Narrating from the Archive: Novels, Records, and Bureaucrats in the Modern Age

Narrating from the Archive: Novels, Records, and Bureaucrats in the Modern Age

Narrating from the Archive: Novels, Records, and Bureaucrats in the Modern Age

Narrating from the Archive: Novels, Records, and Bureaucrats in the Modern Age

Synopsis

This book discusses the relationship between the archive and the novel from Early Modernity to the digital age. The encounter between archival and novelistic discourses results in the archival novel, a fictional genre where the archive frames the readers' apprehension of the text. Archival fictions are self-reflexive texts that foreground the twofold role the archive plays in the composition of novels; providing novelists with reliable knowledge and organizing the written materials (notes, records, plans) that make writing possible. While the nineteenth century archival novels rely on the archive to guarantee their claims to truth, in the twentieth century they tend to expose the archive as a practice tied to social and political power. When the digital database started to replace the paper archive in the 1970s, the epistemic and technological foundation of the novel began to erode - a process that ultimately will render the novel an outdated cognitive tool.

Excerpt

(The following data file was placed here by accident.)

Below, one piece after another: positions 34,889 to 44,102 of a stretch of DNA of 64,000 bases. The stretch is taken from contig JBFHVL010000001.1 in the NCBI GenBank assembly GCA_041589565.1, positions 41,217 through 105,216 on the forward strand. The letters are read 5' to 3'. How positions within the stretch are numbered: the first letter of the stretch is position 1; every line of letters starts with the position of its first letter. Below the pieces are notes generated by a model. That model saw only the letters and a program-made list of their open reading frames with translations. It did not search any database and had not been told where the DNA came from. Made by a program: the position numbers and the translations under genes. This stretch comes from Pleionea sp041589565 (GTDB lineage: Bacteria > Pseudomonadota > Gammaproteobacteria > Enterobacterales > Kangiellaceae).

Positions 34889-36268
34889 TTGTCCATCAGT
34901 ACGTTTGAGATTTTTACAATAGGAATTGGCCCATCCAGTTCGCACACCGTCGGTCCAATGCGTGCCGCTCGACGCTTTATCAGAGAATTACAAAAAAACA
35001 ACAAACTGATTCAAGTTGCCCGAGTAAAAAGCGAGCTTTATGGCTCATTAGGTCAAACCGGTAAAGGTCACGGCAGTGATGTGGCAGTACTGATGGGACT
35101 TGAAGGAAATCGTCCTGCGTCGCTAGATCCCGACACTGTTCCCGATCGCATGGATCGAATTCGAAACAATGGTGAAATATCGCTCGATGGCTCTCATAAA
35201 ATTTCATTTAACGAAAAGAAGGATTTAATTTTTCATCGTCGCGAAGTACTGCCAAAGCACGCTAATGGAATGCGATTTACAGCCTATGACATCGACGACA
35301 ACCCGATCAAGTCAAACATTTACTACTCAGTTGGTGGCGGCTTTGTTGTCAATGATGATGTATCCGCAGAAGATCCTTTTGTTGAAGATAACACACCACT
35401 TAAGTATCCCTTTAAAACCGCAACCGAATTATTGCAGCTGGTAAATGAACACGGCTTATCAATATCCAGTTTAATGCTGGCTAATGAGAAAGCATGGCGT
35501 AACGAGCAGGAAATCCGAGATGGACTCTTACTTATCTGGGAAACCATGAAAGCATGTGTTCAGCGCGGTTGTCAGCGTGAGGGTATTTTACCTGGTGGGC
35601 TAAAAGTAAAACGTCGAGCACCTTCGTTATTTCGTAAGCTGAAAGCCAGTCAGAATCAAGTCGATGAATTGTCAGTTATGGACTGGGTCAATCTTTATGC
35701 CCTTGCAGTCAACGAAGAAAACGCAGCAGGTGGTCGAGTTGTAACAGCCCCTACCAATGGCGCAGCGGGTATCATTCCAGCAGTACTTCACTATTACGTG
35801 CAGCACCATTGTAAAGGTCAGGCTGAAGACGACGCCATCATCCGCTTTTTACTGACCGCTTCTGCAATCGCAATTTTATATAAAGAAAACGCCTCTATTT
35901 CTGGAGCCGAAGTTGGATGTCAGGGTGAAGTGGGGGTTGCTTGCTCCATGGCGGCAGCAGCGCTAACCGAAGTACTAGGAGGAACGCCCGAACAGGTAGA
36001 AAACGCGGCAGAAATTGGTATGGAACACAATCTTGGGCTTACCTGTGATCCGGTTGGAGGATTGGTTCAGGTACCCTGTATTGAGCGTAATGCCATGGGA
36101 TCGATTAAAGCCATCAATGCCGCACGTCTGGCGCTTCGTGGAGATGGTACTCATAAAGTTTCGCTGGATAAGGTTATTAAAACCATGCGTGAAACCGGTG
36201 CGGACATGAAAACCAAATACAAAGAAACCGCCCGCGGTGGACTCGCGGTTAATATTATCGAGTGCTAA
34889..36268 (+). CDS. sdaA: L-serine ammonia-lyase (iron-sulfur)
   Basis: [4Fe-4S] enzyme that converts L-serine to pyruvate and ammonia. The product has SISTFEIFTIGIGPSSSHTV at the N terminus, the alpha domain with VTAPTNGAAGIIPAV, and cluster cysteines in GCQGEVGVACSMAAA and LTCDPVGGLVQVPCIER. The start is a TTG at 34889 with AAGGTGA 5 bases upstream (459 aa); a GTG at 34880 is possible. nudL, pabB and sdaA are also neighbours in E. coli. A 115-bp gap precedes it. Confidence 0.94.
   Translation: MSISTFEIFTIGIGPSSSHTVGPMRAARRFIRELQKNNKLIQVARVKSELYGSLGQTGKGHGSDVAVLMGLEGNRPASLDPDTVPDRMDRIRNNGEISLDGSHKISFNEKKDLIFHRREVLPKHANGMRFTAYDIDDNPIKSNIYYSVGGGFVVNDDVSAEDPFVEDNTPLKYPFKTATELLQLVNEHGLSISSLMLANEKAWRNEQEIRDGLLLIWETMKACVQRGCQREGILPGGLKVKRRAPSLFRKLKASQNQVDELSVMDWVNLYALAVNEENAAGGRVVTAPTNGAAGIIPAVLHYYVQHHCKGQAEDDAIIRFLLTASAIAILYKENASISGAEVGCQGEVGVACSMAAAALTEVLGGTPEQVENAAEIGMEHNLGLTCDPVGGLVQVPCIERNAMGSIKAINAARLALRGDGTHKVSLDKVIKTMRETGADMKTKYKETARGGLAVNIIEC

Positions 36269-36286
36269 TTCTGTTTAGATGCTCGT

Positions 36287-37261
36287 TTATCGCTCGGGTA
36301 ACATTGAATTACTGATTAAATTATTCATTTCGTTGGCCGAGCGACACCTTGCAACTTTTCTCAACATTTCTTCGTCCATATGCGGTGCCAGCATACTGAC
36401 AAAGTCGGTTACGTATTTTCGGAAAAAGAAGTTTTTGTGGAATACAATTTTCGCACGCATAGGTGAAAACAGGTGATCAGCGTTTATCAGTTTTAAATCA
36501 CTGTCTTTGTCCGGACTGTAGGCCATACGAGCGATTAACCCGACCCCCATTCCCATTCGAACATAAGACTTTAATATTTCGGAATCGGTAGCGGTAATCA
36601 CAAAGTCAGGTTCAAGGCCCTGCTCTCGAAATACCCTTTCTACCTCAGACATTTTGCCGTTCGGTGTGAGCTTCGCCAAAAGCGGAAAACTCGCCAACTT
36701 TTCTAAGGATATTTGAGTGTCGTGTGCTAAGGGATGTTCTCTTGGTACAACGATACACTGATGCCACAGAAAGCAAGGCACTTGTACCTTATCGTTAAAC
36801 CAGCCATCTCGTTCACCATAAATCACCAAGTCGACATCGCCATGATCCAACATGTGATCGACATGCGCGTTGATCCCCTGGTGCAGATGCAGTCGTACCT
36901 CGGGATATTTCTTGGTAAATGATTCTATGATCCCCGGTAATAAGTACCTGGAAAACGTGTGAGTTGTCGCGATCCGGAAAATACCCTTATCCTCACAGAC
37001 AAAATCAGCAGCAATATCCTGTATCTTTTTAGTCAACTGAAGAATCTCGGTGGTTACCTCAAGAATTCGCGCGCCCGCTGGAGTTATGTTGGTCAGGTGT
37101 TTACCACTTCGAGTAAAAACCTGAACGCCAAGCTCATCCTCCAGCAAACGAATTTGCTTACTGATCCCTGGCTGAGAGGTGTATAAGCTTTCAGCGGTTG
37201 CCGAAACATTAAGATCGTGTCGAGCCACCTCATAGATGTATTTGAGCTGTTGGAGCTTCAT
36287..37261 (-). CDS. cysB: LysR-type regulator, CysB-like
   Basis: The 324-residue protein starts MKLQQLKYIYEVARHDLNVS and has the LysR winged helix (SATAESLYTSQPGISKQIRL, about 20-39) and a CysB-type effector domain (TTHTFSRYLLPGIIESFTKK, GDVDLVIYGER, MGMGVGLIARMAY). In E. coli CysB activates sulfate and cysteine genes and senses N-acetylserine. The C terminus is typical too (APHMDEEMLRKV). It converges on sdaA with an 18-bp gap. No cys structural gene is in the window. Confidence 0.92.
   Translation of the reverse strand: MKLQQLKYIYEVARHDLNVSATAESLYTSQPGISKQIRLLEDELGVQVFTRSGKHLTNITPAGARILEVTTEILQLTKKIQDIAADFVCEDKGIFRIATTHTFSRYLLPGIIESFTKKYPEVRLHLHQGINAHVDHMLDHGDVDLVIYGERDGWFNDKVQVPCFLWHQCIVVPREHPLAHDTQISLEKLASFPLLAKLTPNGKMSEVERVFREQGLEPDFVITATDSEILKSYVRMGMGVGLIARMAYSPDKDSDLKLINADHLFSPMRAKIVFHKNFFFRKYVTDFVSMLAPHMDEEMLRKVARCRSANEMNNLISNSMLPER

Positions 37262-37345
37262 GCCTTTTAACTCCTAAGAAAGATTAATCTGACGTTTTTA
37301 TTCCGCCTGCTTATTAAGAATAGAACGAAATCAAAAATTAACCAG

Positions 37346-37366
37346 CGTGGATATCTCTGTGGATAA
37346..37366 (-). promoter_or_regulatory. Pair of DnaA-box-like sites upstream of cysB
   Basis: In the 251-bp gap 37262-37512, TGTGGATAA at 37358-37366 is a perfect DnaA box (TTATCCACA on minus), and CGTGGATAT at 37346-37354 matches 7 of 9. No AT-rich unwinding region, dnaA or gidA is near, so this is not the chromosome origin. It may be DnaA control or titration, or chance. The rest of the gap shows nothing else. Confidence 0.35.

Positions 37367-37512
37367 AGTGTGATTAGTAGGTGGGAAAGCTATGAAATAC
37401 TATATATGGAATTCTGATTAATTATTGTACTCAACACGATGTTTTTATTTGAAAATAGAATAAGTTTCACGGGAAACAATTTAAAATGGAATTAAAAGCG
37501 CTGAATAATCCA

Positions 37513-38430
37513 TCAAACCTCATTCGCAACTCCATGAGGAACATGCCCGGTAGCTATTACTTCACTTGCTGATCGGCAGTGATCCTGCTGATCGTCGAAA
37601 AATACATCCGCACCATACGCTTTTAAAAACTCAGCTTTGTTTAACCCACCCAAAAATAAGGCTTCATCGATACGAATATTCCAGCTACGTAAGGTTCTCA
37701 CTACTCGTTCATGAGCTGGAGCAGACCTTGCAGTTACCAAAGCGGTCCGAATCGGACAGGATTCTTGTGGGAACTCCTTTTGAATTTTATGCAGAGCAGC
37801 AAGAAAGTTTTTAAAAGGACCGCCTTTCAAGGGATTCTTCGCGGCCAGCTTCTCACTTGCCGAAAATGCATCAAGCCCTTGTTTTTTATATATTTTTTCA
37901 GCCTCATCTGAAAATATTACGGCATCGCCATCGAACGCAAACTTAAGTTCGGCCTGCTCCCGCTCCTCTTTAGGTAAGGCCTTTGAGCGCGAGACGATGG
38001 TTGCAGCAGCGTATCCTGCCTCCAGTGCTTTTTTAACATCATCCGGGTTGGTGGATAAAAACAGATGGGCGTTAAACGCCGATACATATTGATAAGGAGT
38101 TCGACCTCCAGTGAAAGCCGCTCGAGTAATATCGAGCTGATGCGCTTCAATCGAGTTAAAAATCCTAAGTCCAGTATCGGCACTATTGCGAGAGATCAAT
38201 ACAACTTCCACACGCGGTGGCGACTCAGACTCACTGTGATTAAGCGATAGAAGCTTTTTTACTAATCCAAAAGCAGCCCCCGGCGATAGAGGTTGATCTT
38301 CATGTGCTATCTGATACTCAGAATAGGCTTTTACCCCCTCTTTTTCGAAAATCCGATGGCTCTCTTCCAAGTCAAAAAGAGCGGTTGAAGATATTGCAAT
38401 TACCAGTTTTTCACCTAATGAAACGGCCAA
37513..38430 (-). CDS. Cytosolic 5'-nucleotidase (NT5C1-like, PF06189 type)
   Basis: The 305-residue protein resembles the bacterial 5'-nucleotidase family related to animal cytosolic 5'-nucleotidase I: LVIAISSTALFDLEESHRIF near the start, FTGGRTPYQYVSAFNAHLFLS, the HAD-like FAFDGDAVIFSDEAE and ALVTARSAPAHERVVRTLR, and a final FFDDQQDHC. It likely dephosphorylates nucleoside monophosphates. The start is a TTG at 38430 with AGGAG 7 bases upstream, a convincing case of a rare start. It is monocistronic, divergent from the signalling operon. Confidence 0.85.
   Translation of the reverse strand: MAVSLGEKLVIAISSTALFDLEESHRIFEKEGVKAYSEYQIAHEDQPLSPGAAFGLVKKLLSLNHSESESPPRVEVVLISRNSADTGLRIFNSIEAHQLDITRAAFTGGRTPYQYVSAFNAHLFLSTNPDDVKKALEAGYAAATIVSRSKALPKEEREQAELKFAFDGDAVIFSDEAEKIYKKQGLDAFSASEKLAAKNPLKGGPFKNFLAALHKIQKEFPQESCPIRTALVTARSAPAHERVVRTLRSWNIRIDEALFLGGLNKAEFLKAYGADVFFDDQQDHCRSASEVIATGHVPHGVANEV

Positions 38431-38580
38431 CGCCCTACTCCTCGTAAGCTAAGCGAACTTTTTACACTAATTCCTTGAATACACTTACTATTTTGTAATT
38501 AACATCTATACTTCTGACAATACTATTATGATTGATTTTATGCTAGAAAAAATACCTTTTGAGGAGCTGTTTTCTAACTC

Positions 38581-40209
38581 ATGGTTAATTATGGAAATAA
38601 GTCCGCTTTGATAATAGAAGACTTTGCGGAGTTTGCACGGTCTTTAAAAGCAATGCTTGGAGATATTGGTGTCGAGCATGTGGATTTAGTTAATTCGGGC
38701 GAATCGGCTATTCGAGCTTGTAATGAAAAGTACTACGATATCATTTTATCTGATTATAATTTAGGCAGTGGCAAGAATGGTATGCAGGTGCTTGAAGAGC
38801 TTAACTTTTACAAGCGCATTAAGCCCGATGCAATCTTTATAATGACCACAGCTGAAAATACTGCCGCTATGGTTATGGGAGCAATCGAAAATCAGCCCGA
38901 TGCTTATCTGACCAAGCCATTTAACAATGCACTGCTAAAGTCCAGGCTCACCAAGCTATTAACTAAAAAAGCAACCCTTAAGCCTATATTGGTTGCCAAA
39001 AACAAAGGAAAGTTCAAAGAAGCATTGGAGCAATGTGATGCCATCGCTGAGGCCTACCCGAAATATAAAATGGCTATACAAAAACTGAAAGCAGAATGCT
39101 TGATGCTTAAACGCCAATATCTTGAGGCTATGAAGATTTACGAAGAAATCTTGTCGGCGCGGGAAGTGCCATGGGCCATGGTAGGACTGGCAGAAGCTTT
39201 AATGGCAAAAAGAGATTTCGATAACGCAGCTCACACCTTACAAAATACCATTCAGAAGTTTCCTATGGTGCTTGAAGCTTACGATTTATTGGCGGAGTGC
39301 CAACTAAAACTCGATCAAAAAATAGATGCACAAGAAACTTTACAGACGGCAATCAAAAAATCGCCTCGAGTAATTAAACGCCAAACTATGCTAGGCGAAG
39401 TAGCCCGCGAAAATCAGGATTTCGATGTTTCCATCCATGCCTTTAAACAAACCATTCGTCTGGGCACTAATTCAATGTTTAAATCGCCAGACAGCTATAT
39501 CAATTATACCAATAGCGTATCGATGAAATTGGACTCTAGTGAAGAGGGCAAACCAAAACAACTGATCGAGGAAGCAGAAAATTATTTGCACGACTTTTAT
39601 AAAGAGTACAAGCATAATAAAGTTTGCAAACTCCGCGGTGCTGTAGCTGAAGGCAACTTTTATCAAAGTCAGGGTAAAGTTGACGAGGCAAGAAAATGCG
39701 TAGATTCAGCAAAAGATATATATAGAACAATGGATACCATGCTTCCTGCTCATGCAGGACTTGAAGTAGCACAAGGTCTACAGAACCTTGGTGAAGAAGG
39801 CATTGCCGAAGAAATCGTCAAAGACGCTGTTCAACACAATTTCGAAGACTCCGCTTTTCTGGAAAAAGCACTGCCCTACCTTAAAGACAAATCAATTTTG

This book discusses the relationship between the novel and the archive from early modernity to the dawn of the digital age in the late twentieth century. It focuses on the archival novel, a fictional genre where the narrative stores records, bureaucratic writing informs language, and the archive functions as a semiotic frame that structures the text’s content and meaning. in archival fiction, the archive provides the reader with a conduit to reality, defined as both the novel’s textual environment and the external world it comments upon. the archive’s ability to mediate our approach to reality means (1) that the events of our lived experience become intelligible when they are recorded and (2) that records keep their value as proof of lived life only if they are stored in compliance with protocols tested through the historical practice of the archive. the kind of archive I discuss and analyze in my study is a repository for records that share three traits: they are created by individuals or organizations; they are preserved because of the enduring value of the information they contain; and they are arranged by dint of “the principles of provenance, original order, and collective control.” Throughout modernity, in addition to storing society’s foundational papers, the archive has carried out crucial tasks, such as building and preserving public memory, providing governments with the tools needed for the identification of citizens, as well as elaborating and testing viable methods for the management and retrieval of knowledge. I view the archive as a discourse, or, to paraphrase Foucault, as a practice that systematically forms the objects of which it speaks. the Foucauldian objects shaped by the discourse of the archive include not only typical archival items such as record series, files, and folders, but also professional figures such as the archivist and the archival scholar, and, to the extent that they rely on archives in their activities, the historian, the lawyer, the notary, and the police-

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